The point spread can be referred to as the equalizer for sportsbook operators. When creating a strategy, it is wise to fully understand spread betting and the sport you want to bet on. The most popular tips for spread betting are as follows:
- Basics of spread betting
- Reading the odds
- Point spread and line moves
- Run and puck line options
Basics of Spread Betting
All teams are not created equally, so sportsbooks will make a point spread for a game so that each team competing has an "almost" even chance of winning the game. You can look at this as a way for the point spread to even the field for both teams.
The point spread is essentially giving a reason for bettors even to risk money on both teams in the first place. The better team playing in the game is considered the favorite to win.
For you to make money, they have to win by the point spread offered by the sportsbook. The favorite in a game is listed as the minus the point spread.
The team that is considered the worst of the two teams playing in the game is called the underdog. The bettor wins if this team wins the game outright or loses by an amount smaller than the point spread that is offered. The underdog in a game is listed as being the plus sign the point spread.
|Packers||+1.5 (-110)/||+1.5 (-105)||+1.5 (-108)|
|Colts||-1.5 (-110)||-1.5 (-115)||-1.5 (-108)|
Looking at the lines above, the Indianapolis Colts opened as the favorite over the Green Bay Packers by 1.5 points. The Colts need to win by two or more points to cover the spread.
On the other side, the Packers need to win the game outright or lose by less than two points to cover the spread. If the spread moves to Colts -1 and they end up winning by exactly one point, the betting result is now considered a "push," and bettors for both sides get their wager refunded.
Reading The Odds
Point spreads are typically placed with -110 odds, but these prices often fluctuated at online sportsbooks. This is what you would call the sportsbook operators' "house edge."
The odds basically guarantee the sportsbook operator will see a little money over time. So if you see the odds set at -110, it means the bettor must wager $110 to win $100 (or $11 to win $10).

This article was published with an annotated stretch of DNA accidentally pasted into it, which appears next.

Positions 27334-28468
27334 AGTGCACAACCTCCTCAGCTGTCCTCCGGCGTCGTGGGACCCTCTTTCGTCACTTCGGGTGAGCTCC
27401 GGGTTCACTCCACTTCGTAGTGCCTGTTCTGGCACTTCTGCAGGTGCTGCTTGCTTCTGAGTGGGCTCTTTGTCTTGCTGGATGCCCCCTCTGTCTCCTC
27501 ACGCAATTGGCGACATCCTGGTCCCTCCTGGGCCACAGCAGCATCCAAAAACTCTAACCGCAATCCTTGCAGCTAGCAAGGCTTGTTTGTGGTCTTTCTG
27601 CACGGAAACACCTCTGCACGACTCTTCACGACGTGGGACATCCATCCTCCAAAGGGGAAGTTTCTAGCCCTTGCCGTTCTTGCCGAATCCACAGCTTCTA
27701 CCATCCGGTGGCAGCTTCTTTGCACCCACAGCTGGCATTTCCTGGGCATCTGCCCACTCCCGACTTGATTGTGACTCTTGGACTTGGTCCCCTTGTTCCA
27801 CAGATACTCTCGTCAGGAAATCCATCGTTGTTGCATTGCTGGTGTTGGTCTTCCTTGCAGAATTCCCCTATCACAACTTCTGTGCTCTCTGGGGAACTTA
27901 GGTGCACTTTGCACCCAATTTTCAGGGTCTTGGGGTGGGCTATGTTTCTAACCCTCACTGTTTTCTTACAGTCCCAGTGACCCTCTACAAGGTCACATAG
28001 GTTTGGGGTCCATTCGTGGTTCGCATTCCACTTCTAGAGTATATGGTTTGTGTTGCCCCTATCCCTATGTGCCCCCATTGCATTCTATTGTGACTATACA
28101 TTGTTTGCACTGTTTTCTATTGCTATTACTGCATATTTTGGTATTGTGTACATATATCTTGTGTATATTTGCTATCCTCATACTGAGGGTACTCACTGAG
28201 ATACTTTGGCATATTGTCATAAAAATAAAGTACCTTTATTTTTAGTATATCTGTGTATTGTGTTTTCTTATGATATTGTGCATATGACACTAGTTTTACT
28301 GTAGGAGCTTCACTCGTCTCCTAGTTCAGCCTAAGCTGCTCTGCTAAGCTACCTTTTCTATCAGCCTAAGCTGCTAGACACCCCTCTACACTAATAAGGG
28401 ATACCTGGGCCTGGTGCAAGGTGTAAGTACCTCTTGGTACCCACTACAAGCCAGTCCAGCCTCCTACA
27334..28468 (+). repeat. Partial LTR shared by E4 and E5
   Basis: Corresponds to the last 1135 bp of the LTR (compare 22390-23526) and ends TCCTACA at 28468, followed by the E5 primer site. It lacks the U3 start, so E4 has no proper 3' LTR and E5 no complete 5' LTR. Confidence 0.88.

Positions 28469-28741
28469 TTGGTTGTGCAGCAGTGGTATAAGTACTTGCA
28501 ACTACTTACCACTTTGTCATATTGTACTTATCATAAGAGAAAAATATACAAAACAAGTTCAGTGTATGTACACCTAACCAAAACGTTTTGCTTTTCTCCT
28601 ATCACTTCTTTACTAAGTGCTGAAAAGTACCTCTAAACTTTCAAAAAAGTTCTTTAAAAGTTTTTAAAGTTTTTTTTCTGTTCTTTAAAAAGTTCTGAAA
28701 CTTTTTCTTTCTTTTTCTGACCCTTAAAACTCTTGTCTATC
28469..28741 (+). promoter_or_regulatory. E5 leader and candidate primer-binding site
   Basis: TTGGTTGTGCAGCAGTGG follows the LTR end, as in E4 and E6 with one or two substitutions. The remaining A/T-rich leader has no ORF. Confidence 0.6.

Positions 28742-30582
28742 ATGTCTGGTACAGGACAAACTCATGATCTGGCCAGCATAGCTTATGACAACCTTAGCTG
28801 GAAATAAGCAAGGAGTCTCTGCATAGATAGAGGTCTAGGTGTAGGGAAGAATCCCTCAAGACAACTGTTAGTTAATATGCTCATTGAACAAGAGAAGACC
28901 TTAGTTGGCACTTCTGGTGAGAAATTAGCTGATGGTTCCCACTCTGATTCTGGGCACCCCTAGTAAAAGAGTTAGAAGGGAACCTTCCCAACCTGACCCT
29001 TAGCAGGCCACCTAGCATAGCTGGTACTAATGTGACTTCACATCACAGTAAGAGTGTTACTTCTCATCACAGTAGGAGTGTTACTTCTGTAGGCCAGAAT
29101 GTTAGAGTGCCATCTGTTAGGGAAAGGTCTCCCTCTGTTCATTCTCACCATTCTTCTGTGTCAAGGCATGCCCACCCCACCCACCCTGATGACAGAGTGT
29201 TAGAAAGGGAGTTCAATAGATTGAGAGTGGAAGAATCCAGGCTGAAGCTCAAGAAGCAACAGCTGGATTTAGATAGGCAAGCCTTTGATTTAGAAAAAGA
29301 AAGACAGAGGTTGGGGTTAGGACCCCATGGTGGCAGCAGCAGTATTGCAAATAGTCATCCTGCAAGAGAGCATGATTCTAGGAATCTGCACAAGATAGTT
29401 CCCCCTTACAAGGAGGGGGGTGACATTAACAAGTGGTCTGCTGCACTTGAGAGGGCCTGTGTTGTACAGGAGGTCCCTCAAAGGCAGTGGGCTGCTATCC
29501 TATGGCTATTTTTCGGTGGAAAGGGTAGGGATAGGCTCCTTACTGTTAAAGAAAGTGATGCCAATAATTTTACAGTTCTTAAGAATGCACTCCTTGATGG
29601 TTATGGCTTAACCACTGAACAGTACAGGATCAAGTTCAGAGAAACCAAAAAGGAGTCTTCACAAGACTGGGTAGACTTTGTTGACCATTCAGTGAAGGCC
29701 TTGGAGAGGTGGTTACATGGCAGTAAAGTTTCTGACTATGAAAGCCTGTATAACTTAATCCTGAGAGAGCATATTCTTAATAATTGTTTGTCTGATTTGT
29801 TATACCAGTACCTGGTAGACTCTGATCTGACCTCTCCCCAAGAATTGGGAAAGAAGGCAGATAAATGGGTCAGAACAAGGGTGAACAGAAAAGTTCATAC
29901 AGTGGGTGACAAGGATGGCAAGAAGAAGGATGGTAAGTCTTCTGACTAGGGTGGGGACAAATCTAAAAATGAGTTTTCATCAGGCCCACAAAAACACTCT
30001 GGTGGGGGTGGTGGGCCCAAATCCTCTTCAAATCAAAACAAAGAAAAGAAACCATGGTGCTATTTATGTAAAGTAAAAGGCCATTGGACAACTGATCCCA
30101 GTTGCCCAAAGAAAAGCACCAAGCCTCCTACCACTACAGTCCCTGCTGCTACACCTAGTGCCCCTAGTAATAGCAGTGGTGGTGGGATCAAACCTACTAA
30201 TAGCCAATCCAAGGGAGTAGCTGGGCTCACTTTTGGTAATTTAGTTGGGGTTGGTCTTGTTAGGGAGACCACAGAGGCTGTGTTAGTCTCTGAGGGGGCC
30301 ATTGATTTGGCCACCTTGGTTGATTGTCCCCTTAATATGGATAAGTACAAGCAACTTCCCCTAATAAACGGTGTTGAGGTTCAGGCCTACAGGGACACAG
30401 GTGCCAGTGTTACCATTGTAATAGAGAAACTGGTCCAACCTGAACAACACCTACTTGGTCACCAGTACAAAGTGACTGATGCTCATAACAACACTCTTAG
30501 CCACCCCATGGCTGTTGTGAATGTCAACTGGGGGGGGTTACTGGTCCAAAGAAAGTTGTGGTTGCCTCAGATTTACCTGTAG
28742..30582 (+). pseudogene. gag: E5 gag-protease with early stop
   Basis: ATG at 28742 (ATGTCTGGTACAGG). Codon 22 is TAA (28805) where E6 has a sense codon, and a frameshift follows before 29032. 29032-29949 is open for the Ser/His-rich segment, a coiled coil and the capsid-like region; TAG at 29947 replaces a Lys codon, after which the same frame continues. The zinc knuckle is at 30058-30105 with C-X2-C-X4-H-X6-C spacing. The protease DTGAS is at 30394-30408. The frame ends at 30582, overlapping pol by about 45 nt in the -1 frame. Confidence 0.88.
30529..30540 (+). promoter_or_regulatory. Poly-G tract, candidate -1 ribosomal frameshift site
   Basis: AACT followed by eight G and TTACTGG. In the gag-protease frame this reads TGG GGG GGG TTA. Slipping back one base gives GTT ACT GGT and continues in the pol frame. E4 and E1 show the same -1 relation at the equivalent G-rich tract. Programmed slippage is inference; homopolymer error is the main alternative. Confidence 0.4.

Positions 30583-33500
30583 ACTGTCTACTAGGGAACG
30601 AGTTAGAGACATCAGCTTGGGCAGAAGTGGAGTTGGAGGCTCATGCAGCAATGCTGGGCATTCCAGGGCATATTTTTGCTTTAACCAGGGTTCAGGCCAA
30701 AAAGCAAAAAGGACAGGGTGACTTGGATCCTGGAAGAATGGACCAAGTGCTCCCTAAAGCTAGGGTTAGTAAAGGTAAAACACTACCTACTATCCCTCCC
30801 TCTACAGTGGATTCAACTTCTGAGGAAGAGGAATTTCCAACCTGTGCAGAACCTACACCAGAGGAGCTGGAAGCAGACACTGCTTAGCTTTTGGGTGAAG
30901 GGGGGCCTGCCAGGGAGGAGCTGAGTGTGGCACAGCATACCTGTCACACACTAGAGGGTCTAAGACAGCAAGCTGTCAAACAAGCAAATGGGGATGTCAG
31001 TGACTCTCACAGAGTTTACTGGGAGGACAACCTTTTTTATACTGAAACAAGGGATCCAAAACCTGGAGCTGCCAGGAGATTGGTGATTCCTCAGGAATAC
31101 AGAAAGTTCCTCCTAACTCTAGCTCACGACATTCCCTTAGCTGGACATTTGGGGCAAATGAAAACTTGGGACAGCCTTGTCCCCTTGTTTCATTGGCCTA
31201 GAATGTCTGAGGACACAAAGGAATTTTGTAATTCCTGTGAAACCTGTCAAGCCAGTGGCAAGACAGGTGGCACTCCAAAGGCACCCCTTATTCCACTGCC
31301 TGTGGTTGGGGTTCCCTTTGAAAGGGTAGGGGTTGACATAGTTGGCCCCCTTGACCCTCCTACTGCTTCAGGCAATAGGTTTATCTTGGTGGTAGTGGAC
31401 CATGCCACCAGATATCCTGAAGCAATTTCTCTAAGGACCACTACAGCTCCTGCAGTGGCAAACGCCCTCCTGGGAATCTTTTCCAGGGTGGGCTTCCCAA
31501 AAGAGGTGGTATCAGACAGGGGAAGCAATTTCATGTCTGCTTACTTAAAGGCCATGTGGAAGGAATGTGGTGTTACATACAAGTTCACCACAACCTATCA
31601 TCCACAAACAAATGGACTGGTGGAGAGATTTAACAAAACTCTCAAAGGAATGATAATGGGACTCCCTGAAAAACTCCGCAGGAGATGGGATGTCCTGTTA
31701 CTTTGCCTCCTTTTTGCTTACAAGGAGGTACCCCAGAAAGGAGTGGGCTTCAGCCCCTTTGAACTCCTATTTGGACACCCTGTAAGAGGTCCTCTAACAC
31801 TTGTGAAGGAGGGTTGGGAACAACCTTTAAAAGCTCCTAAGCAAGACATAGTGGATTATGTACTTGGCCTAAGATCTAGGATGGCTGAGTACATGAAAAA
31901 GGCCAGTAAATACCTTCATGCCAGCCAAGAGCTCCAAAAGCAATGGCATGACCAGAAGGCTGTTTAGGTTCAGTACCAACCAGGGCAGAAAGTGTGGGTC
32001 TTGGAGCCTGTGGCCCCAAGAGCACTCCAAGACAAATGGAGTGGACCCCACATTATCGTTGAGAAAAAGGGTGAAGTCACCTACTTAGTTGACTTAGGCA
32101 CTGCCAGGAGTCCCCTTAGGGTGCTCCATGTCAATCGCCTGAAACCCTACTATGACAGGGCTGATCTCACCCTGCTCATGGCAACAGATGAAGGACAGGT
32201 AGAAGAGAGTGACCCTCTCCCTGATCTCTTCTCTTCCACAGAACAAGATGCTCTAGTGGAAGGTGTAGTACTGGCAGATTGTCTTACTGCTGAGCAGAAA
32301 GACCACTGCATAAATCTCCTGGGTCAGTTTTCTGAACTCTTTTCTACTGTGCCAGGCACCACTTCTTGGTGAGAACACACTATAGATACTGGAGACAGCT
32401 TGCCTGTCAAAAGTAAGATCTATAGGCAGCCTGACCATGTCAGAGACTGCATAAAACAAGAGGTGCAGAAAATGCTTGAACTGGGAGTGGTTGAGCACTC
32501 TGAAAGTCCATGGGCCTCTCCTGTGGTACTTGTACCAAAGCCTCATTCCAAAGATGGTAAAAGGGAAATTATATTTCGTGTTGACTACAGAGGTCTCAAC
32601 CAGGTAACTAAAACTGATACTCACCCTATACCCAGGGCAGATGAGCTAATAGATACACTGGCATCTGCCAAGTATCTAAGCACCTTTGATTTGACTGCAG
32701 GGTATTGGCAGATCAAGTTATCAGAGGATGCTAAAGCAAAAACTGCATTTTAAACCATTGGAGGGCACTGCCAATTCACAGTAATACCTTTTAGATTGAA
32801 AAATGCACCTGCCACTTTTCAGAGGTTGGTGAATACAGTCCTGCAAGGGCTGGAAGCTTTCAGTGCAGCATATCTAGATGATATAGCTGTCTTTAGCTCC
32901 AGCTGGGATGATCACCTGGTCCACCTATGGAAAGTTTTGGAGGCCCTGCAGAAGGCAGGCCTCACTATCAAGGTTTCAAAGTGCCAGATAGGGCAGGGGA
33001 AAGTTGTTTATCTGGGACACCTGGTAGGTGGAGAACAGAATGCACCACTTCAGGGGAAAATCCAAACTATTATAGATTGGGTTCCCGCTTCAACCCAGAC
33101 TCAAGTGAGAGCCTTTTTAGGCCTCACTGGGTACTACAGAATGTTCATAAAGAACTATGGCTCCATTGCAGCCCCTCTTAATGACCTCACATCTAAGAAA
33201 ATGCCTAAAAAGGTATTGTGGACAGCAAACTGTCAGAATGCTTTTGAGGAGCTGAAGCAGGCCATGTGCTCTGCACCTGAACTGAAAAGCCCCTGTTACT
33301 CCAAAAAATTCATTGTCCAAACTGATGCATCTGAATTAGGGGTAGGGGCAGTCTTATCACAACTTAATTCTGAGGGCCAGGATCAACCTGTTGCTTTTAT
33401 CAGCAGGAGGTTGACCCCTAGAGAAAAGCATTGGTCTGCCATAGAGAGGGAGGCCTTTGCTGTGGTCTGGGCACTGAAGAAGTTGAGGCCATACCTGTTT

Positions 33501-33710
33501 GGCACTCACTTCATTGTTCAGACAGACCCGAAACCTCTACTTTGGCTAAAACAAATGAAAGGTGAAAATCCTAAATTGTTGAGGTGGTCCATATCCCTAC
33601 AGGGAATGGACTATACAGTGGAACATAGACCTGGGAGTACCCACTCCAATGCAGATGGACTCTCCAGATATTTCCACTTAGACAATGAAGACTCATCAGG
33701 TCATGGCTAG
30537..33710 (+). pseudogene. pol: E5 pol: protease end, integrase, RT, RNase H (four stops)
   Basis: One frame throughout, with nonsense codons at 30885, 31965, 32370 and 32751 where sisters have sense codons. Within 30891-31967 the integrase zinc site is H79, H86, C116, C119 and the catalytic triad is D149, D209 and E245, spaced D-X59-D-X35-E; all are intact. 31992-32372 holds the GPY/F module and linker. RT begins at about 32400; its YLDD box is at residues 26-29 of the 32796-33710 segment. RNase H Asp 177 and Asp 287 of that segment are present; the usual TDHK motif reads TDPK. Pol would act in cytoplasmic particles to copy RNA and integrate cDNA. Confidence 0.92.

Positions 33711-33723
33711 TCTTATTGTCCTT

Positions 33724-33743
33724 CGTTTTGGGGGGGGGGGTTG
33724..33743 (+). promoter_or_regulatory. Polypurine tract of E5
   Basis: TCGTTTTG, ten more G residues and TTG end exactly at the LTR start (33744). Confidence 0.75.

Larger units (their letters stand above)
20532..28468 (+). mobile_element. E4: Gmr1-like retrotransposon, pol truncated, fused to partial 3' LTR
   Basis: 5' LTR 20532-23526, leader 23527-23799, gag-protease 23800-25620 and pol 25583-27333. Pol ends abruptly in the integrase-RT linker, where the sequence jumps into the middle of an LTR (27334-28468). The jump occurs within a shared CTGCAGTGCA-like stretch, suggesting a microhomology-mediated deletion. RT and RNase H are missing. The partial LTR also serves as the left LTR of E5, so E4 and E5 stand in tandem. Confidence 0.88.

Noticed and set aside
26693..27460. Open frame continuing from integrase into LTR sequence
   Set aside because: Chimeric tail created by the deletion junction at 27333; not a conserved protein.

The odds that are on a point spread are most commonly known as the vigorish or "vig" for the sportsbook. You might even hear the small profit margin for the sportsbook called the "juice" by some sports bettors.
Point Spread and Line Moves
Sportsbook operators' goal is to aim to have equal money on both sides of the point spread. When the money is exactly split, the sportsbook operator will see the exact vigorish as their profit margin. If all things are equal over time, this maximizes how much money the sportsbook operator can make overall.
Since the operator makes an effort to have equal money on both sides of the wager, the sportsbook will move the point spread to attract money on the side that customers are not betting on. The odds for a point spread will change before the actual point spread.
There are certain point spread numbers, such as three and seven in football, so the sportsbook operators would like to avoid moving away from those since the final score margin falls on those two numbers most often.
For example, if a lot more money is wagered on the Colts -3, the vig may shift from -112 to -115 and -120 before the line moves to -3.5.
Run and Puck Line Options
Football and basketball games are popular bets when using a point spread. The somewhat "less popular" major sports such as baseball and hockey, are mostly bet on using a moneyline.
With an attempt to make baseball and hockey more appealing to the point spread bettors, sportsbook operators will offer what is called run and puck lines.
These different lines will give point spread bettors an opportunity to wager on other sports using a more familiar method of betting. Since points, such as runs and goals, are not as easy to achieve in baseball and hockey, the odds with those lines may have a much wider spread than a football or basketball game.